“We’re seeing a rising market, and it’s not giving anyone much of a cause to do a heap of forward sales.”

Mr Noonan said exporters appeared to be preparing to pull parcels of grain out of well-placed rail sites.

“It’s definitely exporters and accumulators that are pushing multigrade prices on the wheat side.

“We’re going to be run by an export race.”

Victorian, southern SA and NSW growers have been getting the bulk of recent rain, and are undersold for this stage of the cropping season based on a combination of hopes for higher prices and fears about rain-related downgrading.

They are thought to be 20-30 per cent forward sold on wheat via multigrade contracts, and less on barley.

According to Lachstock Consulting latest barley production estimates released yesterday, the forecast for Australian barley production has dropped 250,000t to 10.15 million tonnes (Mt).

Lachstock’s estimate for WA has dropped 540,000t to 3.15Mt, while SA is up 200,000t to 2.7Mt, Victoria is up 70,000t to 2.3Mt, and NSW is up 20,000t to 1.82Mt.

It seems CBH Grain will supply two cargoes of WA December-shipment barley to the most recent Saudi tender.

Major SA bulk handler Viterra this week issued the first harvest report of the season, with CBH Group in WA and GrainCorp for eastern Australia expected to issue their initial 2020-21 harvest reports by early November.

Cottonseed picture changing

Participants in cottonseed trade are reporting current crop quotes drifting lower on extremely light volume, while next year’s crop ginned after Easter 2021 is showing little attract sellers to book the bids.

Current crop quotes delivered Darling Downs October/November even spread were around $480/t this week.

Woodside Commodities manager Hamish Steele-Park said October cottonseed had weakened to $430/t ex Gwydir Valley gins , and $420/t for Namoi Valley and Murrumbidgee Irrigation Area (MIA) sites.

New crop has seen little recent activity. While the gap between current and new crop has narrowed, price movement has been all in current crop getting cheaper as feedgrains have come down in price.

Quoted prices for new-crop cottonseed have not decreased.

Nominally delivered Darling Downs May to December even spread guide price this week was indicated at $355/t.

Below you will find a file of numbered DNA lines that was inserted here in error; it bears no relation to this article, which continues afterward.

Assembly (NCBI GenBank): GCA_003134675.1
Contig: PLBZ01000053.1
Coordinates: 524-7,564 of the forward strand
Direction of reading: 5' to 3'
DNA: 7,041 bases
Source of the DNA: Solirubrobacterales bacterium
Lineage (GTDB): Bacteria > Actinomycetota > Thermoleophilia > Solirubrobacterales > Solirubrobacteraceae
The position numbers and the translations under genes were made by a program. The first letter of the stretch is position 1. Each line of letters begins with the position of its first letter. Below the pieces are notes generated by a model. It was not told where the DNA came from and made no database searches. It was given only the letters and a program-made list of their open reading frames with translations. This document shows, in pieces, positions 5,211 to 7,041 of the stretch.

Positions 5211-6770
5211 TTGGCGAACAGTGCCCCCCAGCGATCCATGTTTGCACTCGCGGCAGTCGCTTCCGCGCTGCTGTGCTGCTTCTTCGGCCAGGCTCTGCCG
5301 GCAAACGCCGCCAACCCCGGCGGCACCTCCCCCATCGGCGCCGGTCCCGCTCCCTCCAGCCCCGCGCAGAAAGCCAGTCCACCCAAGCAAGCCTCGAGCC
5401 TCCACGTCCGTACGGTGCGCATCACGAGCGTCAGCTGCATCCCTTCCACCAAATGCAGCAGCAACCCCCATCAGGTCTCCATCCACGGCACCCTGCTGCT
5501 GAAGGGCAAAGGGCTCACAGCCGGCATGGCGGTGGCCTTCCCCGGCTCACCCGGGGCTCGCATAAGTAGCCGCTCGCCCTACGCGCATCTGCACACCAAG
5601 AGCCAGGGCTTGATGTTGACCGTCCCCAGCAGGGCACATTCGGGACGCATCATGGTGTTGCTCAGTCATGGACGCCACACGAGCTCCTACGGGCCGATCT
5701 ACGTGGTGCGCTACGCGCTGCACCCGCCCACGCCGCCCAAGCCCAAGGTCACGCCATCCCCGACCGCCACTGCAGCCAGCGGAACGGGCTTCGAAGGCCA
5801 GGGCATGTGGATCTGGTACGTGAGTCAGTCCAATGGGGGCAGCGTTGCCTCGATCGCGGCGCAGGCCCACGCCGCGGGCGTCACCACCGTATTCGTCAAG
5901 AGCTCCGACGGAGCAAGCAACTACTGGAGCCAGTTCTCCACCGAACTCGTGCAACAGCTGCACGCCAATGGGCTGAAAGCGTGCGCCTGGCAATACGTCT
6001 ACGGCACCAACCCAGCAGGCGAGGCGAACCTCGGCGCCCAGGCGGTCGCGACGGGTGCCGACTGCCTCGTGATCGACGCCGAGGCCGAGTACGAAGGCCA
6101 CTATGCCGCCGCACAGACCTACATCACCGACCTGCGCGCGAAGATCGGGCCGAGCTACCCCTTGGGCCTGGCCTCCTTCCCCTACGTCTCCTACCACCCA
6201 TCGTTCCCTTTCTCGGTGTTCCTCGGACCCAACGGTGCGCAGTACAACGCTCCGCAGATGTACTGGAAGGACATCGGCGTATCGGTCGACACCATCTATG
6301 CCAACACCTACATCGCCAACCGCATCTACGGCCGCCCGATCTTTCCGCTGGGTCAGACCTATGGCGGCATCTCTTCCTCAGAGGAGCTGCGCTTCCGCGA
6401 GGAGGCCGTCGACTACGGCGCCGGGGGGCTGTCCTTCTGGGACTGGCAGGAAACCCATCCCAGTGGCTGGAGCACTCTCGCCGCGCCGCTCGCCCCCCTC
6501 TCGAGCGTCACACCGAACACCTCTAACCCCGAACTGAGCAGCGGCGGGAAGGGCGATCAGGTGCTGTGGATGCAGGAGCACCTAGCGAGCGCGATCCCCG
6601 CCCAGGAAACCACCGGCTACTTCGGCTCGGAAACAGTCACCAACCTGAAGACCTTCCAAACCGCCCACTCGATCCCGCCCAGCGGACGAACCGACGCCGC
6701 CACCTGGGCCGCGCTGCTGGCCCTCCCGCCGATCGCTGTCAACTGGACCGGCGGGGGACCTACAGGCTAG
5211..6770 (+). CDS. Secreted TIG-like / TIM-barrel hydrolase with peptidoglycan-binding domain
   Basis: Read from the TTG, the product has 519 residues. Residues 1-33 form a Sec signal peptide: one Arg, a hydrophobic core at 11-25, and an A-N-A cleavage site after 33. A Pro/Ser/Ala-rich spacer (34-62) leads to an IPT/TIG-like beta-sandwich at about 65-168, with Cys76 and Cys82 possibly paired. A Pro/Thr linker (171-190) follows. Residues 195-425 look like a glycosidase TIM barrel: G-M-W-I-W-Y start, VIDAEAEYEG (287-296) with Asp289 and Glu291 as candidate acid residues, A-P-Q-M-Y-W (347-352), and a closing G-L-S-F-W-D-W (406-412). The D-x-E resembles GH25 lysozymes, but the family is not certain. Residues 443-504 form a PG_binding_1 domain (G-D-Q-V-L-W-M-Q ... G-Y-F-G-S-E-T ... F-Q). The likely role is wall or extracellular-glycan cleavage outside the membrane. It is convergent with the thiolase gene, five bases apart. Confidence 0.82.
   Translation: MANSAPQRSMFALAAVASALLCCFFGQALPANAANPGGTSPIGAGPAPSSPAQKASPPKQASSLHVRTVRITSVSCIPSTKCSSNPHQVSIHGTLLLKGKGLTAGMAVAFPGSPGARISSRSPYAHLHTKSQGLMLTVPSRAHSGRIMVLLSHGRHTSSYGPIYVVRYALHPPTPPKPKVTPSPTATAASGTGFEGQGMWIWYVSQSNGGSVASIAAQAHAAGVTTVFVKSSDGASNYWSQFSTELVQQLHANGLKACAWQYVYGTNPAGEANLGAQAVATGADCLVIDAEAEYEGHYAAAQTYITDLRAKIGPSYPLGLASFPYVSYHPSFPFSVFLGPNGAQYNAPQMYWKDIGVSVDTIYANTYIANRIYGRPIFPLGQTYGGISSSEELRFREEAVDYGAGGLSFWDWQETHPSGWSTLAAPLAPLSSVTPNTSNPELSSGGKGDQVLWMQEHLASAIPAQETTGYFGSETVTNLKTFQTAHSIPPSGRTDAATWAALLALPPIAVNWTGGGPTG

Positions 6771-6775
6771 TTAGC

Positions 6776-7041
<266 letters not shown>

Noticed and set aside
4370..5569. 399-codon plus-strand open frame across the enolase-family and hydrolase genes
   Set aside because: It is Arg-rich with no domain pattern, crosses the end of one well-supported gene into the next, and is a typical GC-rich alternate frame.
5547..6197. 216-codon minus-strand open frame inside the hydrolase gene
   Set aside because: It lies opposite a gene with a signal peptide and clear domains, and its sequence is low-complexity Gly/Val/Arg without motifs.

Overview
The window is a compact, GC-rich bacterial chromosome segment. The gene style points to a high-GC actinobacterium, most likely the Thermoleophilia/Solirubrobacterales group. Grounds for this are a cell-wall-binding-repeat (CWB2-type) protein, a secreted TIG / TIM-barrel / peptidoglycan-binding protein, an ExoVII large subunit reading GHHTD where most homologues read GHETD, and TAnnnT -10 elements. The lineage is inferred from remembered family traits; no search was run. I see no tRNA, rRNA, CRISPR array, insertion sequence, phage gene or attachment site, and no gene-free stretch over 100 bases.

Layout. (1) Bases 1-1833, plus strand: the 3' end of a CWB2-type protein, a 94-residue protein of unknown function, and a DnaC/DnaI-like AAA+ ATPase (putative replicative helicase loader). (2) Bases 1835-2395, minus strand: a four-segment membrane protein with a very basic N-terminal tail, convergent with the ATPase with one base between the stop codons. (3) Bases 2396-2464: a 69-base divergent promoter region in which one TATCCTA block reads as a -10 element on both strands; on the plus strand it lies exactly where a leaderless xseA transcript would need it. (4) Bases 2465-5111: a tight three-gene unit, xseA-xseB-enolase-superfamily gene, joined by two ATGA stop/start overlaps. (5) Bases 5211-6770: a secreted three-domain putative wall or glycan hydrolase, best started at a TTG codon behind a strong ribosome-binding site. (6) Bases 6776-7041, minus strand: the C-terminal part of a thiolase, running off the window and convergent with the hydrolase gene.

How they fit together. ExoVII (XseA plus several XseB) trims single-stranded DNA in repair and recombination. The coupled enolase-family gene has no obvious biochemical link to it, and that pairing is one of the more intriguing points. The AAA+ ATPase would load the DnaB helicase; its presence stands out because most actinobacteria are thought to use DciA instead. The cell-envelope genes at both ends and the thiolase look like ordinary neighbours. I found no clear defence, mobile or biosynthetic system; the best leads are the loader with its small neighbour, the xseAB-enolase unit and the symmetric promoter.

New crop cottonseed production has a chance of a significant turnaround from this year’s drought-reduced outcome.

Water storages continue to be depleted in the northern valleys and time is running out for that situation to improve ahead of cotton planting decisions made this month.

“However, the outlook for cotton production in southern NSW does remain a wildcard because there’s more water in the Riverina than there was a month ago,” Mr Steele Park said.

“Paddocks are still a bit wet there to plant early as they prefer to.”

The international price of cottonseed is also a factor.

US cottonseed sells readily into destination markets from October to January. Its price appears cheaper than Australia’s at the moment, but carry costs later in the US season would make it less attractive.

“Australian new-crop is broadly competitive versus US origin cottonseed into North Asia destinations for Australia’s post gin-period delivery slots mid-2021.”

At its recent company AGM, Namoi Cotton chair Tim Watson said: “Major storage volumes are still low in the north whereas in the south, volumes are up with encouraging water allocation announcements.

“Encouragingly growers are optimistic regarding their planting intentions.

“Current estimates put the 2021 Australian cotton crop between 2.1 million to 2.5 million bales which is in line with our previous forecast.

“This is encouraging for the upcoming season and ginning volumes.”